THE future of NHS nursing in Scotland will become untenable unless more men join the ranks, a leading academic has claimed.

Currently less than 10 per cent of students and applicants to nursing courses are men.

Dr Anna Gavine, from the University of Dundee, said that by having such a low number of men in the nursing profession the NHS was “essentially losing almost half the talent pool”.

“At a time when the NHS is facing more challenges than ever, relying on only half the population is untenable,” she said.

Herald View: Men have a role to play in solving nursing staff crisis

Dr Gavine, who is a research fellow from the institution’s School of Nursing and Health Sciences, said that outdated views about men and women’s role in society, as well as a lack of role models, contributed to the low numbers of male applicants.

She said: “Often when people think of a nurse, they automatically think of a woman and that could be due to stereotyping and outdated views of what a nurse actually does in their job.

“We used to perceive the situation as being a female nurse helping a male doctor and now that’s really not the case.

“More women are going into medicine than ever, and nursing roles also involve a lot more autonomy so it’s a very different picture now.”

Herald View: Men have a role to play in solving nursing staff crisis

She added: “From speaking to male nurses and male nursing students, we know that having a positive male nurse role model makes them more likely to consider nursing as a career.

“So given the low numbers of male nurses, many men don’t see other men working in this role which can re-enforce the stereotype. Other factors like peer pressure and careers advice may also play a role.”

Today, a number of male nurses and staff from Ninewells Hospital and Medical School will be at an information stall at the Overgate shopping centre in Dundee to offer advice and share their experiences under the banner #MenDoCare.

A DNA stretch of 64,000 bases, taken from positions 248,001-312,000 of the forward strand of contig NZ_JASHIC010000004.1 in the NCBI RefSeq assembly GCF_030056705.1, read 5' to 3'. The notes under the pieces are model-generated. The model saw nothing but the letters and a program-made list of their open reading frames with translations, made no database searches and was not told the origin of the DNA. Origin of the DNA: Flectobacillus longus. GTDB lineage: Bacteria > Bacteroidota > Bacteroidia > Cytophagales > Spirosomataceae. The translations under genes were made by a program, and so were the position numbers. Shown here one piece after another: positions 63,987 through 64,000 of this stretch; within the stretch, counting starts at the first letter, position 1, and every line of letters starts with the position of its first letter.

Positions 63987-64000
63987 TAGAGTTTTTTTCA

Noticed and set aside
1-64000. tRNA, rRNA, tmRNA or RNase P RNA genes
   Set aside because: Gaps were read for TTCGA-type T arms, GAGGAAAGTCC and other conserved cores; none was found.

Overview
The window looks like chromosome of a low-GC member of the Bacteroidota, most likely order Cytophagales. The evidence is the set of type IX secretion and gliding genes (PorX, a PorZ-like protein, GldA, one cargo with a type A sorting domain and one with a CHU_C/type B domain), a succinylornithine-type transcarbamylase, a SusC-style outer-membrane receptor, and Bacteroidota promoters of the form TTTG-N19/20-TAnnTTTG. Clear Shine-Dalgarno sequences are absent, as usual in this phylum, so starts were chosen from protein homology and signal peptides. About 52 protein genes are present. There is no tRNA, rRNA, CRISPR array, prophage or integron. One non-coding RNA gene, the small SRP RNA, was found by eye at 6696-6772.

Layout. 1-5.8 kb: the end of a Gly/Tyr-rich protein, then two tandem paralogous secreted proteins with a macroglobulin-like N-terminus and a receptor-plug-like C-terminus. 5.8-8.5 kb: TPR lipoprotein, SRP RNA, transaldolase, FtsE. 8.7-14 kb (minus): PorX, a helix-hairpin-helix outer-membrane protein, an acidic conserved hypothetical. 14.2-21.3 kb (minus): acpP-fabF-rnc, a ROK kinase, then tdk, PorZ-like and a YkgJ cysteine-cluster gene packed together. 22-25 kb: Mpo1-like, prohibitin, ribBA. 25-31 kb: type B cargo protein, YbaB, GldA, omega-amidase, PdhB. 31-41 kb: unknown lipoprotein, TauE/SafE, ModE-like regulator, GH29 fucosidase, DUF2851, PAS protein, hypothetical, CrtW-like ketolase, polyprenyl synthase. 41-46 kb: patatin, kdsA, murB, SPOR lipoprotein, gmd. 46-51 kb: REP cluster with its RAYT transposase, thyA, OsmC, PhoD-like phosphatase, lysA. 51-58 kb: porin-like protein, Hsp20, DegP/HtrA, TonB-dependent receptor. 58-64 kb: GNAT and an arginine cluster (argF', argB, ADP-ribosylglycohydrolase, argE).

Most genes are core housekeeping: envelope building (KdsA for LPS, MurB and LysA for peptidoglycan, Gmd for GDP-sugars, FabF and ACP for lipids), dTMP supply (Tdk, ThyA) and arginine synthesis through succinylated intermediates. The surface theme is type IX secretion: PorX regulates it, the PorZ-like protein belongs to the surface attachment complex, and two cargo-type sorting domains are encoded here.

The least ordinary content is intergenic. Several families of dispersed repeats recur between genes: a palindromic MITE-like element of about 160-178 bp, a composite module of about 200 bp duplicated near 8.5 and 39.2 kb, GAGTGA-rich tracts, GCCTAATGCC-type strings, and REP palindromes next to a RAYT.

Dr Gavine said they wanted to speak to men who may not have considered nursing as a “rewarding and dynamic” profession.

Herald View: Men have a role to play in solving nursing staff crisis

She said: “I think we need people to see the huge variety in nursing roles that are now available and increase the visibility of male nurses. I think also getting into schools early and encouraging boys to think about nursing as career would be really helpful.

“Men also have characteristics and attributes that can have a real positive impact for their patients.

“For some patients, in particular male patients, it can be hugely beneficial to be given the choice to be treated by a male.

“It’s important for healthcare providers to represent the people they care for so we need more gender diversity to achieve this.”

Targets have been set for Scottish colleges to have no subjects with more than 75 per cent of students from one gender by 2030.

Herald View: Men have a role to play in solving nursing staff crisis

However, figures from earlier this year show that five out of 18 subject areas are currently missing the requirement.

Men still dominate the subjects of nautical studies, construction and engineering, while women dominate hairdressing and beauty and care-related subjects.